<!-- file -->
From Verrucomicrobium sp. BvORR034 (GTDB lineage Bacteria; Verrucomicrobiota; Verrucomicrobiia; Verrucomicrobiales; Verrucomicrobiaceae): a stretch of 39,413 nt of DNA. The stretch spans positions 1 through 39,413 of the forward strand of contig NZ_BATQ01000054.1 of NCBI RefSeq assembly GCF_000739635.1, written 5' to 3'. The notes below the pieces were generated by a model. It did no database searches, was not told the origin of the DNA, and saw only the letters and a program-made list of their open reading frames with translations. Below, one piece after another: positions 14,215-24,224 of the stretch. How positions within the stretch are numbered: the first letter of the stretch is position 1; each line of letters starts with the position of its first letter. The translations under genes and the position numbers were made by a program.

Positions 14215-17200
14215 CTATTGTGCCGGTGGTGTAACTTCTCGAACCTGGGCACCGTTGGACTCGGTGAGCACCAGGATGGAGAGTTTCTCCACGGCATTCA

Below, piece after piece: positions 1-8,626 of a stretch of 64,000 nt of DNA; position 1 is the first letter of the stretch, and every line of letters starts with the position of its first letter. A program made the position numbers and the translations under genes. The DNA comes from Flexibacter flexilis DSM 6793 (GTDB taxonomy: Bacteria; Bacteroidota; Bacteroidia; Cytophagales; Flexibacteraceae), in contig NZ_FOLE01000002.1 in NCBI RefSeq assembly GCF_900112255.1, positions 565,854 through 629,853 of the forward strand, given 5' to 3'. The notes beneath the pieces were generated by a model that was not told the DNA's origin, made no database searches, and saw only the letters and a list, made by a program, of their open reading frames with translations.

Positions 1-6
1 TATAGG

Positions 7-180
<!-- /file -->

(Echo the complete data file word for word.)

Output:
From Verrucomicrobium sp. BvORR034 (GTDB lineage Bacteria; Verrucomicrobiota; Verrucomicrobiia; Verrucomicrobiales; Verrucomicrobiaceae): a stretch of 39,413 nt of DNA. The stretch spans positions 1 through 39,413 of the forward strand of contig NZ_BATQ01000054.1 of NCBI RefSeq assembly GCF_000739635.1, written 5' to 3'. The notes below the pieces were generated by a model. It did no database searches, was not told the origin of the DNA, and saw only the letters and a program-made list of their open reading frames with translations. Below, one piece after another: positions 14,215-24,224 of the stretch. How positions within the stretch are numbered: the first letter of the stretch is position 1; each line of letters starts with the position of its first letter. The translations under genes and the position numbers were made by a program.

Positions 14215-17200
14215 CTATTGTGCCGGTGGTGTAACTTCTCGAACCTGGGCACCGTTGGACTCGGTGAGCACCAGGATGGAGAGTTTCTCCACGGCATTCA

Below, piece after piece: positions 1-8,626 of a stretch of 64,000 nt of DNA; position 1 is the first letter of the stretch, and every line of letters starts with the position of its first letter. A program made the position numbers and the translations under genes. The DNA comes from Flexibacter flexilis DSM 6793 (GTDB taxonomy: Bacteria; Bacteroidota; Bacteroidia; Cytophagales; Flexibacteraceae), in contig NZ_FOLE01000002.1 in NCBI RefSeq assembly GCF_900112255.1, positions 565,854 through 629,853 of the forward strand, given 5' to 3'. The notes beneath the pieces were generated by a model that was not told the DNA's origin, made no database searches, and saw only the letters and a list, made by a program, of their open reading frames with translations.

Positions 1-6
1 TATAGG

Positions 7-180